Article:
New Delhi [India], February 6 (ANI): India has been ranked as number one among 110 nations for its inclusivity measures towards religious minorities, as per the Centre for Policy Analysis' (CPA) inaugural assessment on global minorities, The Australia Today reported.
The Centre for Policy Analysis (CPA) is a research institute, having its headquarters in India's Patna.
Among 110 nations, India has the highest level of religious minorities acceptance, followed by South Korea, Japan, Panama, and the US. Maldives, Afghanistan, and Somalia are at the bottom of the list, with the UK and the UAE coming in at positions 54 and 61, respectively, the report said.
India's minority policy is based on an approach that emphasises diversity enhancement, according to the CPA report.
India's Constitution contains specific and exclusive provisions for the advancement of religious minorities in culture and education. According to the report, there are no explicit provisions for the promotion of linguistic and religious minorities in any other Constitution.
The report highlights how, unlike many other nations, there is no restriction on any religious sects in India.
The UN may use India's minority policy as a model for other nations due to the model's inclusiveness and lack of discrimination against many religions and their sects. However, it frequently does not provide the expected outcomes because there are numerous reports of conflicts between the majority and minority communities, notably with the Muslim community, over a variety of concerns, according to the CPA report, The Australia Today reported.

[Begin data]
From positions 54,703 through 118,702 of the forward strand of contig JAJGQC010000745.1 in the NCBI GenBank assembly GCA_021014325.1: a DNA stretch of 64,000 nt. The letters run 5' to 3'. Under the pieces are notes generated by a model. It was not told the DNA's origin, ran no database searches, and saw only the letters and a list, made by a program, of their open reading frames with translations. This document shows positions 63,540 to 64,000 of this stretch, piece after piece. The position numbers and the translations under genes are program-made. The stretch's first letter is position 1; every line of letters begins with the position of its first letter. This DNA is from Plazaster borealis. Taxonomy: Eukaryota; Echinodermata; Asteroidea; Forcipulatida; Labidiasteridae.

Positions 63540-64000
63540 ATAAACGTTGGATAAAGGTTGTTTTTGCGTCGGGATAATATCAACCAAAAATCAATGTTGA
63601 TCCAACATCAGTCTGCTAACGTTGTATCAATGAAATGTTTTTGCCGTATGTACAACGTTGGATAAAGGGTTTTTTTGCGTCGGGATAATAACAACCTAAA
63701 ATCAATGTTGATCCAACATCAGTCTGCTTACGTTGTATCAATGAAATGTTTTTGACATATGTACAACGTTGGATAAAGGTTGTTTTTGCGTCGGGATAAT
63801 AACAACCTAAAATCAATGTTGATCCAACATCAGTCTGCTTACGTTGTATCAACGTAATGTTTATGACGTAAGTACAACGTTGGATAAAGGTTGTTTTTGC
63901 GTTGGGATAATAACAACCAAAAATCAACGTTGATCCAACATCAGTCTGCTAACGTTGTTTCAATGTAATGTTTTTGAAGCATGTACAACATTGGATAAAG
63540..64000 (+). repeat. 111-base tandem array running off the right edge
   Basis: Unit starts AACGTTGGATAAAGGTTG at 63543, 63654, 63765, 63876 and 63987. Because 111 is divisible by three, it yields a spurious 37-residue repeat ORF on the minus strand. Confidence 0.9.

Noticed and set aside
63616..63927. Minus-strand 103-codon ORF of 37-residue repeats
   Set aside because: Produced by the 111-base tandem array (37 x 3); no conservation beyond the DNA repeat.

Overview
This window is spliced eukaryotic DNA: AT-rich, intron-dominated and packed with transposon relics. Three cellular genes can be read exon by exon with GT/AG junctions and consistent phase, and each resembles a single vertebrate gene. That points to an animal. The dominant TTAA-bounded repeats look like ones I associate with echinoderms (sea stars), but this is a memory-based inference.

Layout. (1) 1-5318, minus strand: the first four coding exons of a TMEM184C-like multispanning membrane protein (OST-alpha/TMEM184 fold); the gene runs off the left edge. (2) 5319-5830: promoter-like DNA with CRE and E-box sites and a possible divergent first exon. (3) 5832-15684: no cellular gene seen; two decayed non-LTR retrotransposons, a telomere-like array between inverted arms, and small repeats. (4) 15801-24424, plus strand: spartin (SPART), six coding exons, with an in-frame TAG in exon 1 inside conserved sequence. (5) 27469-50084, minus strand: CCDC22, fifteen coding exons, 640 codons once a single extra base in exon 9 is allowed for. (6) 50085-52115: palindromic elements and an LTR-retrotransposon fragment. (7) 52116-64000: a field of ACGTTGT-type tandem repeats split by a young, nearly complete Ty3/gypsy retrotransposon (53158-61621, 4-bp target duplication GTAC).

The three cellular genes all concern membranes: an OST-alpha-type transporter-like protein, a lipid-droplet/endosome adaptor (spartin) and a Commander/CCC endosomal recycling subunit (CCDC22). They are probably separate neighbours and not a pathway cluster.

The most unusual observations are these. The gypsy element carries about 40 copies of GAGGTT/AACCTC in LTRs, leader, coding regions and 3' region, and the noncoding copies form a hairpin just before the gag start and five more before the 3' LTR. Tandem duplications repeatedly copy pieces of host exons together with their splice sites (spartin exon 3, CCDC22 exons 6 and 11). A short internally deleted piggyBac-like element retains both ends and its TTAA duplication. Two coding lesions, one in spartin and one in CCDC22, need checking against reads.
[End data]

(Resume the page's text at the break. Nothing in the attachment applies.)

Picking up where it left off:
The report highlights India's minority policy to be reviewed and re-examined from time to time. It further states that, if India wishes to keep the country free of conflicts, it must rationalise its approach towards minorities, according to The Australia Today.
The purpose of the CPA-created Global Minority Report is also to educate the world community on the prevalence of discrimination against minorities based on their faith in different nations.
This research also considers the issues that various religious groups and sects deal with internationally. (ANI)